The ACHP continued its Historic Preservation Month video series with an interview with Ramon Jackson, South Carolina African American Heritage Coordinator, and Jannie Harriot, Chairperson of the South Carolina African American Heritage Commission. They spoke with ACHP Chairman Aimee Jorjani about the state's efforts to preserve African American history in the state and to bring awareness to the role African Americans played in South Carolina's history.
The Advisory Council on Historic Preservation recently released the findings of a task force charged with formulating recommendations to improve the availability of digital and geospatial information about historic properties in an effort to inform federal project planning. ACHP member Jordan Tannenbaum, also chairman of the task force, spoke with ACHP Office of Federal Agency Programs Senior Program Analyst Blythe Semmer about the recommendations and the next steps, as we continue our Historic Preservation Month video series.
The ACHP continued its Historic Preservation Month video series with an interview with Jonathan Beck of the Alexander Company. He talks about his career in historic preservation and the interesting projects on which he has worked.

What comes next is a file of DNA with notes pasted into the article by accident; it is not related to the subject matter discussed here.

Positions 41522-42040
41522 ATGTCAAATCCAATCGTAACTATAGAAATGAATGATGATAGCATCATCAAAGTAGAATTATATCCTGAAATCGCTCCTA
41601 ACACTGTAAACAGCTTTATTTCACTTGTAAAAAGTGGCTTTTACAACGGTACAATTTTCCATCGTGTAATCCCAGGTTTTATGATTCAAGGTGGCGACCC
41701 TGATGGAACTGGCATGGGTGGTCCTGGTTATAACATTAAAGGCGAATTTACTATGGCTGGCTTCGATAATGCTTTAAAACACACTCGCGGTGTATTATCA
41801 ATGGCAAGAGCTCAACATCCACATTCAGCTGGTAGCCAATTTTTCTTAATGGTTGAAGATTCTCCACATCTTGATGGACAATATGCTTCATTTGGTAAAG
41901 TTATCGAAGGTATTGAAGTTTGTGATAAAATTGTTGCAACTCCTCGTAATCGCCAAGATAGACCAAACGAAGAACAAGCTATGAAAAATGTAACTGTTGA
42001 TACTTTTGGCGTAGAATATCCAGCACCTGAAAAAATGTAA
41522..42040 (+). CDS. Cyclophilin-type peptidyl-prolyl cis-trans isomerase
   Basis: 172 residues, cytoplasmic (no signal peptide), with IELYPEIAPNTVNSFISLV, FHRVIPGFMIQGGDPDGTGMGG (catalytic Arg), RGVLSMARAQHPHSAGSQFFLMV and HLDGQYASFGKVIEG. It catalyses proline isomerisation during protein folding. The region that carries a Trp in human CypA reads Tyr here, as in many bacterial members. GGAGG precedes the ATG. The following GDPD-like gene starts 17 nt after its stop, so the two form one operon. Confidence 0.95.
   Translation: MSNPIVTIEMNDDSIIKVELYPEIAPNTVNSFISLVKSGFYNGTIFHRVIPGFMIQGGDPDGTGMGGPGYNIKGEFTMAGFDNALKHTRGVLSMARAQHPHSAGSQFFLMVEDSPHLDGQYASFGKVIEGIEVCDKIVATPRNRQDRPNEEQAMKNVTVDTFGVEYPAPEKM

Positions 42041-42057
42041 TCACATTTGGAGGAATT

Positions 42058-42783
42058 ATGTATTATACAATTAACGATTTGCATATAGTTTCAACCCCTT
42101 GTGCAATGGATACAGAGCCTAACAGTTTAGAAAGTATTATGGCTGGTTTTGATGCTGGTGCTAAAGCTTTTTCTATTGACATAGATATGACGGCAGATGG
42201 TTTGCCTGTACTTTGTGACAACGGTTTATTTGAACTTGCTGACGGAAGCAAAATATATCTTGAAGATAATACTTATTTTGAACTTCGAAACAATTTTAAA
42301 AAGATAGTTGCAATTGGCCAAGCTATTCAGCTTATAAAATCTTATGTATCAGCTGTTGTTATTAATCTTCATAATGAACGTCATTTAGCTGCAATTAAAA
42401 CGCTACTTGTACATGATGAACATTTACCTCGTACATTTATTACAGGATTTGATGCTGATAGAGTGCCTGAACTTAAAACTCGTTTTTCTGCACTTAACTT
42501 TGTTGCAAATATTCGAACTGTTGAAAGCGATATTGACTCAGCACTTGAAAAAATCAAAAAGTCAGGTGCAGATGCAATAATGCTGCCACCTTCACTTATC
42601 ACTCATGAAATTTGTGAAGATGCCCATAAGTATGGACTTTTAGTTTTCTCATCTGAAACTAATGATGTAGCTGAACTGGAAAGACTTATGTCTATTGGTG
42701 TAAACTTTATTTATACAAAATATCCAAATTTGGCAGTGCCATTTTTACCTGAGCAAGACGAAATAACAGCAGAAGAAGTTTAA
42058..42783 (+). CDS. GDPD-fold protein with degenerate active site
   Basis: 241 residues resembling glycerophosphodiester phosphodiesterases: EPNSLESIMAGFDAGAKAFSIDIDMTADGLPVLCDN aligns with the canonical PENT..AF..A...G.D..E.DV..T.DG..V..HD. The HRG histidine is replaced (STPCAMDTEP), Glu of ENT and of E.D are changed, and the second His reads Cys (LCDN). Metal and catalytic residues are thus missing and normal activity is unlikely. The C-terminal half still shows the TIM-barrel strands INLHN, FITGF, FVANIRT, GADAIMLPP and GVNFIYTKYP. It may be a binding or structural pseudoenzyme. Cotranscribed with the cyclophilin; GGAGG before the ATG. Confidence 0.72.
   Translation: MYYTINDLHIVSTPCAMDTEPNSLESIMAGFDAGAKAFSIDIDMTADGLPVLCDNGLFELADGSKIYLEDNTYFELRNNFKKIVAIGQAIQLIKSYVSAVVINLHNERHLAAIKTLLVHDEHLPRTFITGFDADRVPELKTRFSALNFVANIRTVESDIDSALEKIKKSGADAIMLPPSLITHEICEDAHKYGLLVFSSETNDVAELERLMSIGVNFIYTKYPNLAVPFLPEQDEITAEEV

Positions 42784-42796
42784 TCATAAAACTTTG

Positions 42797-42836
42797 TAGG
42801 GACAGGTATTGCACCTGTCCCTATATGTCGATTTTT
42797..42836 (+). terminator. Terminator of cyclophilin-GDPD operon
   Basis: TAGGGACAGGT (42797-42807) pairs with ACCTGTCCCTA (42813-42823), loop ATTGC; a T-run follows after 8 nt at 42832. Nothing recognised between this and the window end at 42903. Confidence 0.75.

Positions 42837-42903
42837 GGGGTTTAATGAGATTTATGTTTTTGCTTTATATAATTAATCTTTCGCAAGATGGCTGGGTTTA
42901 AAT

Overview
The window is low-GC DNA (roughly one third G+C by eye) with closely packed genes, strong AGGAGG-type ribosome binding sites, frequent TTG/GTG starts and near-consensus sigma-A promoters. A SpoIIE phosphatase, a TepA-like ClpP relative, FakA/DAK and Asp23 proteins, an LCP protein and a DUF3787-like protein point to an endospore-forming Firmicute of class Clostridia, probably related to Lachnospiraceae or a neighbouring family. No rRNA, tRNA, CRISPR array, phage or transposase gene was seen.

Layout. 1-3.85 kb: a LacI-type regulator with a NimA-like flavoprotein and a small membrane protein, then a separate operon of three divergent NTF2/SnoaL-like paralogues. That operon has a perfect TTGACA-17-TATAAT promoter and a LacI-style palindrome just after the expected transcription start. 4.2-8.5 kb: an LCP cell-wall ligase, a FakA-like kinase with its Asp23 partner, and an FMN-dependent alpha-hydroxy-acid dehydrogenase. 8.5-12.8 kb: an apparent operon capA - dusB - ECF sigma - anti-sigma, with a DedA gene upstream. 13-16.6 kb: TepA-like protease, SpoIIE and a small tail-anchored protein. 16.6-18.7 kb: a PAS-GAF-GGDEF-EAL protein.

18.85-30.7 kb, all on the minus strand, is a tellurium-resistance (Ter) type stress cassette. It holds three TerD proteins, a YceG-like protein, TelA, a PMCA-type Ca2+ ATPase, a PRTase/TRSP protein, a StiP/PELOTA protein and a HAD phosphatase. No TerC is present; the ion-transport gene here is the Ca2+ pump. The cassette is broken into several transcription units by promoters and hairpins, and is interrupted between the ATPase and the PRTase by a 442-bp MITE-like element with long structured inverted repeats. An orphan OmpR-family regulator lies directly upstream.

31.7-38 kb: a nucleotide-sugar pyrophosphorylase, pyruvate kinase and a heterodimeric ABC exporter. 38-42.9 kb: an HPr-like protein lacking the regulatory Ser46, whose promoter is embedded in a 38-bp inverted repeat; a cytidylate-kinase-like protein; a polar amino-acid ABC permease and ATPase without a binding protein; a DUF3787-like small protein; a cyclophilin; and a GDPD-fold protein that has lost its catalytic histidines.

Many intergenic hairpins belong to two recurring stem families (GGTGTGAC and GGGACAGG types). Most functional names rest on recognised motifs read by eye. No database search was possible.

May is National Historic Preservation Month. During these uncertain times, the Advisory Council on Historic Preservation seeks to share with you meaningful, interesting, and fun information to truly celebrate historic preservation in our nation.
Historic sites connect us to the past, and provide us with a sense of continuity and grounding. They are also reminders of the contributions preservation makes to economic recovery and job growth.
By Mark Wolfe, Texas State Historic Preservation Officer; President, National Conference of State Historic Preservation Officers
Just over a year ago, the Texas Historical Commission experienced one of the most heartbreaking events in our organization’s history. On April 13, 2019, an F3 tornado struck the community of Alto, in Cherokee County in east Texas. Ground Zero for the storm was our own Caddo Mounds State Historic Site, where members of the Caddo Nation and other celebrants had gathered for the site’s biggest annual event, Caddo Culture Days. Dozens of people were injured, some severely. One person was killed. And the visitor center was destroyed along with a recently-completed Caddo grass house.